I have no doubt, by the way, that God could, if he chose to do so, wipe all knowledge of such tragedies from our minds, although I doubt he could do so effectively without destroying a lot more of our minds than we might imagine. But blissful ignorance is a far cry from the most worthwhile forms of happiness, and it has, in any case, no relevance at all to God’s own happiness. So does God’s love for us likewise tie his interests together with our own? If it does—and I see no way it could fail to do so—then God’s own happiness surely is logically inconsistent with certain kinds of things happening to us. Or, to put it another way, God’s own happiness could not possibly be consistent with just anything we might imagine happening in his creation. Nor does it follow that actual events in the creation causally determine God’s happiness or could otherwise threaten it. Accordingly, a bit of clarity on this matter is essential to a proper evaluation of the following objection that Rooney raises against Hart: “Now, strictly speaking, we know it must be false in at least one instance that every person’s happiness depends on every other. God’s happiness exists in communion with that of the other Trinitarian persons; God’s happiness does not depend on his creatures.”
So just how should we understand Rooney’s claim here? Is he claiming that God’s eternal happiness is logically consistent with just anything that someone might imagine happening to his creatures? Suppose that a religious alien from Alpha Centauri should declare that all Christians, including Rooney, will burn eternally in hell for their blasphemy in accepting the Christian faith; and suppose further that our alien “friend” should then remind us that God’s own happiness does not depend causally on anything that actually happens in his creation. This might seem like a neat trick if it could fool some into believing, contrary to numerous biblical texts, that God cares nothing about what actually happens to his creatures. But that would also be sheer confusion. For once again, it is precisely God’s eternal happiness together with his essential goodness that determines the very nature of his providential control over his creation. And this explains, in particular, why God would never permit irreparable harm—that is, harm that not even omnipotence could repair at some future time—to befall one of his own loved ones. It also explains why certain conceptions of hell, including that of our imagined alien, would be logically inconsistent with God’s own happiness and essential goodness.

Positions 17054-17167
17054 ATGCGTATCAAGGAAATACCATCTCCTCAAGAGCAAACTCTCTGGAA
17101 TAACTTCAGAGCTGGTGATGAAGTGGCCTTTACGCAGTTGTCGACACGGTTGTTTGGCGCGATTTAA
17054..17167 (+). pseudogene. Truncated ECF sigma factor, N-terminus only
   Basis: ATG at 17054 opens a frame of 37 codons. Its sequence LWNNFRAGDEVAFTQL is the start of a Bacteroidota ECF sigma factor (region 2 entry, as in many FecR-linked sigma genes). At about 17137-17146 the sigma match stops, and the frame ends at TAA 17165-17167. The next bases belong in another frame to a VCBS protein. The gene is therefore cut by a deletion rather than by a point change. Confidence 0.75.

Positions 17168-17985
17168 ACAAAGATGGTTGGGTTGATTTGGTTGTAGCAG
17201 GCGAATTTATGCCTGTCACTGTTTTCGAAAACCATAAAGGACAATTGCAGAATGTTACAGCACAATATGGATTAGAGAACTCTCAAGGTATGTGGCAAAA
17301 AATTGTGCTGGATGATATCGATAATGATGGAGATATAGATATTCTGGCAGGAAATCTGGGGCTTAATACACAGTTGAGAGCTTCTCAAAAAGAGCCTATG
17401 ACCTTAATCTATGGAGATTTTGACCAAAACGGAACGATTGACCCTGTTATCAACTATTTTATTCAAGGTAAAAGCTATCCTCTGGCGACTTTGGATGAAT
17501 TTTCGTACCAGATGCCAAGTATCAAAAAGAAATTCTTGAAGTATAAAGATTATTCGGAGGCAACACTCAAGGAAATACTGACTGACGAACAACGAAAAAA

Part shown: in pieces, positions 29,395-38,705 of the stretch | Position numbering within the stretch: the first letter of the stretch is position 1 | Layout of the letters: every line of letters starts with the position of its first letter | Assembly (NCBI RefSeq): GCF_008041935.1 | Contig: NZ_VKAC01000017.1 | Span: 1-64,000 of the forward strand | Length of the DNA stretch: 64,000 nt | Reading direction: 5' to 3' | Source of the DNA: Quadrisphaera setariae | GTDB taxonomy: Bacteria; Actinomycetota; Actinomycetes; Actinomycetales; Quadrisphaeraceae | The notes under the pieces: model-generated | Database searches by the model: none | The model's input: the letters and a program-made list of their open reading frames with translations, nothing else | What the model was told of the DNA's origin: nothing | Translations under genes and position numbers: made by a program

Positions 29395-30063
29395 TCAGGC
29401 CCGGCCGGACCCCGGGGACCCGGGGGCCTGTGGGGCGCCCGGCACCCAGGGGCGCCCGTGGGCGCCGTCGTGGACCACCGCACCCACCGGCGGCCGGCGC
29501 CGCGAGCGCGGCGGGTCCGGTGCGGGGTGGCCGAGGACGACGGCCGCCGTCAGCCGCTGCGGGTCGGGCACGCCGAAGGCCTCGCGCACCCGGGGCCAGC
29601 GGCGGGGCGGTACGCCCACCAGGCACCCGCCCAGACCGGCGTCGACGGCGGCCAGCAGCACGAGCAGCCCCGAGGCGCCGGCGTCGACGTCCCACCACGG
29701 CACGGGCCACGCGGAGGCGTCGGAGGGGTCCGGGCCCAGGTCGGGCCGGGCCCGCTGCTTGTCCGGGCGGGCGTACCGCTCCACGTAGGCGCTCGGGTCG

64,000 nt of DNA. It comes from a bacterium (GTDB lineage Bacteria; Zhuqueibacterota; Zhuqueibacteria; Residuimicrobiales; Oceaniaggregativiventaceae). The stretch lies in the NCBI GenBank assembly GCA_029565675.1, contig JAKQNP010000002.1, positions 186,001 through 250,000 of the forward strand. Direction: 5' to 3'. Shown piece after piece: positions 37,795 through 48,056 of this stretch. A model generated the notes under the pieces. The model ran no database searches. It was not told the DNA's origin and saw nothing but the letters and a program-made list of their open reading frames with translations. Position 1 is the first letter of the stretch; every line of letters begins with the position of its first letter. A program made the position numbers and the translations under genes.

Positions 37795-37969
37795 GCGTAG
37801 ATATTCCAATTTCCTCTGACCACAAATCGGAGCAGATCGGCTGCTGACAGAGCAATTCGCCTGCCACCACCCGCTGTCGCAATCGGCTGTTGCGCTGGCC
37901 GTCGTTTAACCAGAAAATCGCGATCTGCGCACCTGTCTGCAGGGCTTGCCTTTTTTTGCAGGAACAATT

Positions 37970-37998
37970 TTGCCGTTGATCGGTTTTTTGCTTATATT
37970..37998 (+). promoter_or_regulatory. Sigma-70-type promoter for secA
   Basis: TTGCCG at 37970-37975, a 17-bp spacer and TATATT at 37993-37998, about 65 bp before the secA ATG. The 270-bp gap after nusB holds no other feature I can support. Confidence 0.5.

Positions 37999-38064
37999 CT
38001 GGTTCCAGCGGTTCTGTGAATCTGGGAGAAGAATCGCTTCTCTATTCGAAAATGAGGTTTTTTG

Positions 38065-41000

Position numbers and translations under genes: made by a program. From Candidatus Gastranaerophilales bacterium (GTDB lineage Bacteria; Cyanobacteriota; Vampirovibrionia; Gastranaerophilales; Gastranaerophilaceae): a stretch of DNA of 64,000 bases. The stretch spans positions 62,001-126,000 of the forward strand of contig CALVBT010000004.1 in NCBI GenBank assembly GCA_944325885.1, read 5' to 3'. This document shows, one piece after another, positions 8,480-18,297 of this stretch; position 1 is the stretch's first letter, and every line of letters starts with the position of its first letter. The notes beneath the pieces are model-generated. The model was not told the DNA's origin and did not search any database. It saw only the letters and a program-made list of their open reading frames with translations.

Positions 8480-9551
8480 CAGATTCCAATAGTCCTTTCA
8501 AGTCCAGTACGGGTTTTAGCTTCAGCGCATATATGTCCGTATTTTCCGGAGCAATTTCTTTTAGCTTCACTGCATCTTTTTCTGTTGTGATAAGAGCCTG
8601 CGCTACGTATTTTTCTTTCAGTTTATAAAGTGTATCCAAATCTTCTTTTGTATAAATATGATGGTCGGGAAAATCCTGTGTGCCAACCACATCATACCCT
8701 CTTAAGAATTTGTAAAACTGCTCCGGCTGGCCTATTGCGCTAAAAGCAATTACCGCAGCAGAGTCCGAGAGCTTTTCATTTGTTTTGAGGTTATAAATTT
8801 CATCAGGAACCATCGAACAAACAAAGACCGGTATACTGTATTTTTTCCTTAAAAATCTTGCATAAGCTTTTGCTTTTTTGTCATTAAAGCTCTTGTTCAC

We thus confront a choice between two very different explanations concerning why nothing in creation could ever threaten God’s own happiness. We might imagine, first of all, that God should be utterly indifferent and couldn’t care less about the ultimate fate of created persons. But of course indifference is just the opposite of any genuine love for another. So even though I would never attribute to Rooney, without clearer evidence, the view that God is utterly indifferent concerning the ultimate fate of human beings, I would like to understand better his remark concerning communion within the divine Trinity. For this remark could easily be interpreted as implying that God’s happiness is logically consistent with just anything we might imagine happening outside the sphere of that special communion. Anyway, an alternative explanation of why nothing in creation could ever threaten God’s own happiness does not reject the idea that he cares deeply about the ultimate fate of those whom he has loved into existence in the first place. A Christian universalist may thus hold that the God “who desires everyone to be saved (1 Tim. 2:4) and “is not willing that any should perish but [wills instead] that all should come to repentance” (2 Peter 3:9) never has the slightest doubt concerning his ability to satisfy his own will or desire in this matter. For has he not already arranged things so that “one righteous act resulted in justification and life for all people” (Rom. 5:18b)?